Hyaluronan is another substance used for the treatment and control of joint inflammation in the horse. It is a polysaccharide, a long sugar chain, and is naturally occurring substance in the horse’s body found in particularly high
concentrations in joints, tendon sheaths and the eye. In joints, naturally occurring hyaluronan is mostly thought to function as a “boundary” lubricant, acting as lubricant at the boundary between the soft tissue of the joint and the joint cartilage as the joint bends and moves.
Theoretically, synthetic forms of hyaluronan have a number of beneficial effects for joints. Most obviously, joint lubrication is immediately improved after IA injection of hyaluronic acid. However, HA that’s injected into a joint is also removed within about 24 hours, so it does not have a long duration of direct action. Hyaluronan acid is also fairly large molecule. Because of its size, it can apparently impede the movement into the joint of inflammatory compounds by effectively crowding them out (this phenomenon is known as steric hindrance). Additionally, hyaluronan acid has a direct antiinflammatory effect caused by picking up and removing by‑products of inflammation and by an anti‑prostaglandin effect (like the nonsteroidal anti‑inflammatory drugs). Some studies suggest that hyaluronan has modest pain-relieving (analgesic) effects. Finally, in the laboratory (but not the live horse), hyaluronan acid has been demonstrated to stimulate the production of more normal joint fluid by inflamed cells from the joint membrane.
There are differences among the various hyaluronan products used in joints (of which there are many), the chief ones being cost and molecular weight. The two differences seem to be directly related to each other, that is, the higher the molecular weight of the product, the more it costs. However, most clinical studies have been unable to demonstrate significant differences between the higher and lower molecular weight compounds.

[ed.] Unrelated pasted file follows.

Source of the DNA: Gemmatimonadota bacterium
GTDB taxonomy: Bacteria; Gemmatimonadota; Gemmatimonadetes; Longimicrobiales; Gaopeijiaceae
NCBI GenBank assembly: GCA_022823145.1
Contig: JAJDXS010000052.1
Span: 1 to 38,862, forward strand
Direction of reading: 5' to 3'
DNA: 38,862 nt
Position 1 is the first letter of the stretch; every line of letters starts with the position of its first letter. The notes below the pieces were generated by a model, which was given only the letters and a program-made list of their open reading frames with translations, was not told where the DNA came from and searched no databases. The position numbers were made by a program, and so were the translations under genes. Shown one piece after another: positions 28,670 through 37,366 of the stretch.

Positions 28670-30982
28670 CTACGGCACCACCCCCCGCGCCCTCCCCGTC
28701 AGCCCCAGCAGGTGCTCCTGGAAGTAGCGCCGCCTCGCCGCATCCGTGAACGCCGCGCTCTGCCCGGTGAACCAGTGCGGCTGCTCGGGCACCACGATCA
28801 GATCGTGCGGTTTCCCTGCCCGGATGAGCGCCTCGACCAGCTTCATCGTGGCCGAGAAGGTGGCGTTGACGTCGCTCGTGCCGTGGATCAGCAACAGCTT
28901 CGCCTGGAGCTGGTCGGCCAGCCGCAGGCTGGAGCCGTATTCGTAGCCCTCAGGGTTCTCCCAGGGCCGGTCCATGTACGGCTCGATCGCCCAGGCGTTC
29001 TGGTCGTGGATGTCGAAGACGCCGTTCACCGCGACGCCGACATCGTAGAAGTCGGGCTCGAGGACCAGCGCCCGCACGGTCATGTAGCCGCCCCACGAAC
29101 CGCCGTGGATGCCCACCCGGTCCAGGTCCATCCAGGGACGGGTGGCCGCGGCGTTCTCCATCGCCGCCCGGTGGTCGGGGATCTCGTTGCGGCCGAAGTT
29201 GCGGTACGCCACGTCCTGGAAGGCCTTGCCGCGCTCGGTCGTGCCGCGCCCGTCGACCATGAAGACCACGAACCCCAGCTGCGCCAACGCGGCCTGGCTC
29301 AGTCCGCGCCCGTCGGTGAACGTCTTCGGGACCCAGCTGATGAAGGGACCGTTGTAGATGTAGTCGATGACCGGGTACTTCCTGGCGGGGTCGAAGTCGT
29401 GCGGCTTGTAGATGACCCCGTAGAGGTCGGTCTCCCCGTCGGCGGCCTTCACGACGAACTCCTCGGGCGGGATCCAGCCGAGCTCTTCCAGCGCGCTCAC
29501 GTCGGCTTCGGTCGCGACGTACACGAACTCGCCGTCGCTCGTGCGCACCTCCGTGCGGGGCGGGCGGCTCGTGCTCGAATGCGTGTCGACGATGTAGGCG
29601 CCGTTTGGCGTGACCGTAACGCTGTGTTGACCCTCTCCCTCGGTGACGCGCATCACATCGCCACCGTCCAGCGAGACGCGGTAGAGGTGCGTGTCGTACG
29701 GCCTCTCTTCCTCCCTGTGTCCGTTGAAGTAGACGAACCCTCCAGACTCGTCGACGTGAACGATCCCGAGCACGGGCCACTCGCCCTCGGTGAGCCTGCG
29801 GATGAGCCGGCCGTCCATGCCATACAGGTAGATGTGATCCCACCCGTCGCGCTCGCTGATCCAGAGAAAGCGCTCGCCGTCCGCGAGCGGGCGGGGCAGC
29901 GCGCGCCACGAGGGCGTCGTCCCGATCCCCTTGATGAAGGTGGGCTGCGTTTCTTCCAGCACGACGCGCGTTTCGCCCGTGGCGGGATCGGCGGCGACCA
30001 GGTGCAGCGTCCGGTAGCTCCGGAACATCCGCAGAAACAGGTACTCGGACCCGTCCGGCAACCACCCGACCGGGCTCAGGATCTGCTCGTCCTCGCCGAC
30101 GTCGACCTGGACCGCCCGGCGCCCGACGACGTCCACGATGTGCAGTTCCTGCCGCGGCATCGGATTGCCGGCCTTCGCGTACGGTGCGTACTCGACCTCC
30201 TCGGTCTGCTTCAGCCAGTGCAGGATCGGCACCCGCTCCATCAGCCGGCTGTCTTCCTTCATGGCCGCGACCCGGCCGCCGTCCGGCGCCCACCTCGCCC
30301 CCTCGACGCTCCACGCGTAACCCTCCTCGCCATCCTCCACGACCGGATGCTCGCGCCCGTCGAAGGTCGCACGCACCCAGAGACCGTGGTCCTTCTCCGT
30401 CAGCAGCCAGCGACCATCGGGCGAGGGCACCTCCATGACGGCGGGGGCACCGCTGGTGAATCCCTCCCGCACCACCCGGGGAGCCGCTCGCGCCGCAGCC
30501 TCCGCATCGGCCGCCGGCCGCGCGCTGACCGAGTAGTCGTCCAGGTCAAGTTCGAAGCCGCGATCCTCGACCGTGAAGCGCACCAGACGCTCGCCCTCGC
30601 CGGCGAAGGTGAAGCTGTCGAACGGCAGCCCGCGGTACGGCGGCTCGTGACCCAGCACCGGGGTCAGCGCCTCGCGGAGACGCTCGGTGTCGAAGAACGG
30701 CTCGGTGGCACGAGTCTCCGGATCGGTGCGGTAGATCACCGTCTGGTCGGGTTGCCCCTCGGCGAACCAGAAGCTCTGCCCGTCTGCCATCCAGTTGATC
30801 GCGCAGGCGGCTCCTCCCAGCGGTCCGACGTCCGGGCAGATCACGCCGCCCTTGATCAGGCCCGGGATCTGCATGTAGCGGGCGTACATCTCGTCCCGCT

Injected into the joint, hyaluronan is quite safe and no adverse effects are seen at five times overdose. That said, injection of hyaluronan acid into a joint may cause acute inflammation of the joint (known as joint “flare”). Signs of joint flare include heat, swelling and pain of the affected joint. This effect is usually temporary but it must be distinguished from a joint infection, a serious result that is possible following injection of any substance into a joint.
While some veterinarians may choose to use hyaluronan by itself, it is often given along with corticosteroids. Whether the corticosteroid provides additional benefit, or whether, in fact, it’s what’s really doing most of the work in helping alleviate joint inflammation isn’t really known at this time.
In humans, hyaluronan is given in a series of injections (unlike what is normally done in horses). While there is some evidence to support the effectiveness of hyaluronan in decreasing pain and improving function in human patients with osteoarthritis of the knee, there’s still no consensus as to its effectiveness (although it has proven to be popular). In humans, the effect of hyaluronan injections appear to be small, not really much different from the results obtained from oral nonsteroidal anti-inflammatory drugs (NSAIDs). The various hyaluronan products all appear to be about equally effective in reducing pain. There’s no evidence to suggest that hyaluronan protects joint cartilage in any species, however.